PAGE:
University of Dundee

"Progenitor populations for the anteroposterior axis in mouse"

Event Date: 
Thursday, January 31, 2019 - 14:00 to 15:00
Event Location: 
CTIR Sir Kenneth and Lady Noreen Murray Seminar Room
Professor Kate Storey FRSE FMedSci
Event Speaker: 
Professor Valerie Wilson
MRC Centre for Regenerative Medicine, University of Edinburgh
Event Type:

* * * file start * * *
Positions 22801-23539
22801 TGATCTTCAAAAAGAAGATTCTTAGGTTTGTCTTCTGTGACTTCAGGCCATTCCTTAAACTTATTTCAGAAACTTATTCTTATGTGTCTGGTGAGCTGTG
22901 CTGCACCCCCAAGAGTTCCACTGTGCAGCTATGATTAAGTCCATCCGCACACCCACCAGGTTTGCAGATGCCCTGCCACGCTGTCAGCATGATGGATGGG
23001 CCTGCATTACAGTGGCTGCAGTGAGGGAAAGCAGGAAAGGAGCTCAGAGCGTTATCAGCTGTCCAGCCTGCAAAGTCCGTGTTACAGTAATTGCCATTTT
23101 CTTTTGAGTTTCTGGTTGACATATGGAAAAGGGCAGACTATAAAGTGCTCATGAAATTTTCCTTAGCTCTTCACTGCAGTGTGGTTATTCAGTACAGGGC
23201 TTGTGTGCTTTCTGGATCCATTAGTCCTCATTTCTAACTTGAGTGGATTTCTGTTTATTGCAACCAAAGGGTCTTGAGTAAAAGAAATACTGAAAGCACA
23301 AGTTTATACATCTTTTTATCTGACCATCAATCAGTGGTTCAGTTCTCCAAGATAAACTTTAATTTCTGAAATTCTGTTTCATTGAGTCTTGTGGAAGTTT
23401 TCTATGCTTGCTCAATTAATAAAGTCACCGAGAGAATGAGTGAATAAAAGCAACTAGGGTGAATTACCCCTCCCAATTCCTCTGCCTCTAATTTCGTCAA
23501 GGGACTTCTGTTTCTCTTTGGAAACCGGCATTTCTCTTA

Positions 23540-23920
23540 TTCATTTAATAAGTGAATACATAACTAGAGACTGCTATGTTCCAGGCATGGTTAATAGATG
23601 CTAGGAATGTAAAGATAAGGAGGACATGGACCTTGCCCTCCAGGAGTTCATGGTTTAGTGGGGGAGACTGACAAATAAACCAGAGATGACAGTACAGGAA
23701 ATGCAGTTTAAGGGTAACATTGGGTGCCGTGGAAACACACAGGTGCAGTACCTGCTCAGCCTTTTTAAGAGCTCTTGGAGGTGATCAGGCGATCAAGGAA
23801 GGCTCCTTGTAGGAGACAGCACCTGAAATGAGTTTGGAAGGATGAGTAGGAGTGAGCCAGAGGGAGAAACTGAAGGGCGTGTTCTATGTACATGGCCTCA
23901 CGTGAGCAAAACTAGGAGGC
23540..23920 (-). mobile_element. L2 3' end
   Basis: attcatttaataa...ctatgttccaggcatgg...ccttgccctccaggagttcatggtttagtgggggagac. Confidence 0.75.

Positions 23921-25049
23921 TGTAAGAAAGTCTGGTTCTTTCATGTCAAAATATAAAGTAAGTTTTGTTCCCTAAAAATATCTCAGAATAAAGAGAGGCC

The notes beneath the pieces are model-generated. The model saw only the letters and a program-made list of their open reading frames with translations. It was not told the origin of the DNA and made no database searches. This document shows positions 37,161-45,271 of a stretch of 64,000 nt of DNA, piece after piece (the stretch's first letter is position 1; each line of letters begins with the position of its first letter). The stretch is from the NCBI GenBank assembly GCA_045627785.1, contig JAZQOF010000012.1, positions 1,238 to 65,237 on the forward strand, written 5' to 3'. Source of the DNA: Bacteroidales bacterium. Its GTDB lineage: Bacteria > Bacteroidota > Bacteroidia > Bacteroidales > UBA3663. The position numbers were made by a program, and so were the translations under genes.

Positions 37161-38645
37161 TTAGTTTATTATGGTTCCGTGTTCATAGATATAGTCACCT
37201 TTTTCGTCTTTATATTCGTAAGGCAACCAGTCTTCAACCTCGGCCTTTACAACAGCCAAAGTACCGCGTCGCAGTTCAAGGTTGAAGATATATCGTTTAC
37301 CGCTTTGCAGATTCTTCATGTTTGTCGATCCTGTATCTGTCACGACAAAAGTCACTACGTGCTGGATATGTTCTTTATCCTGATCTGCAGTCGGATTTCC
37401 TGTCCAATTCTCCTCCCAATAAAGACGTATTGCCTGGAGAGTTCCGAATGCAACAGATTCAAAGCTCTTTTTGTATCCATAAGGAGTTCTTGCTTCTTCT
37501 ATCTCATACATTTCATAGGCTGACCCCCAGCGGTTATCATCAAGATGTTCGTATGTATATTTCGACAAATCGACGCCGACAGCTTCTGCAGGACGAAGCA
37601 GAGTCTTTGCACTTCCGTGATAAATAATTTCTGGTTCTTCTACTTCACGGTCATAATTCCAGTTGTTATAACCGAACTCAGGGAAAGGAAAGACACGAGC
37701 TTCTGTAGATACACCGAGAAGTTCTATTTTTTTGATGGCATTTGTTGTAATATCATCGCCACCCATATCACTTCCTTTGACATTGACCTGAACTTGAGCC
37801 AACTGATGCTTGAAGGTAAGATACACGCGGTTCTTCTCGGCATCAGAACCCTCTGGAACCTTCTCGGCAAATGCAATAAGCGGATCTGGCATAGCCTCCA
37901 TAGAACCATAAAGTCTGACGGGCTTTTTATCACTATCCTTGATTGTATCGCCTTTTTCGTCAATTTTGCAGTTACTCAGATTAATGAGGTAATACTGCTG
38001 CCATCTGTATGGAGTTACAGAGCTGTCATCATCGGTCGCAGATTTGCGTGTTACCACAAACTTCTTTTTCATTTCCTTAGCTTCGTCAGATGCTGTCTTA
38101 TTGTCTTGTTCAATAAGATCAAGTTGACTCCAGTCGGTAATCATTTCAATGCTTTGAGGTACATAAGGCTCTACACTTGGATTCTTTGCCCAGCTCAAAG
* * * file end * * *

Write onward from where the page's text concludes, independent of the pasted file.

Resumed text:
Professor Wilson studied for her PhD in Dr Martin Evans' lab in Cambridge from 1987-1991 on ES cell genetic manipulation and transgenesis. She then joined Rosa Beddington's lab to work on postimplantation mouse embryos, first in the Centre for Genome Research, Edinburgh from 1991-1992 and then in the National Institute for Medical Research from 1992-1996, Mill Hill, London. During this time she investigated the role of T(brachyury) in mouse anteroposterior axial elongation, using chimeras created by combining mutant ES cell lines and wild type blastocysts. She moved to Edinburgh in 1996 to set up her own lab to try and understand more fully the mechanisms of axis elongation, first as an MRC Career Development Fellow in the Molecular Medicine Centre, then at the Institute for Stem Cell Research, and most recently in the MRC Centre for Regenerative Medicine, after obtaining a university position.  Her lab's primary objective is to understand how progenitors for the mouse anteroposterior axis are maintained over a relatively long period- about a third of mouse gestation- how they generate the axis, and how the length of the axis is regulated. In effect:theywant to know why do mice have long tails (but not very, very long tails)?  Her lab has shown that part of the answer of why mice have long tails involves the maintenance of dual-fated progenitors called neuromesodermal progenitors that generate the spinal cord, backbone and muscles. These progenitors are present while the backbone is being formed, and no longer exist once the formation of the vertebrae is complete. If we are able to understand how these progenitors are regulated, we may be able to generate and maintain them in culture.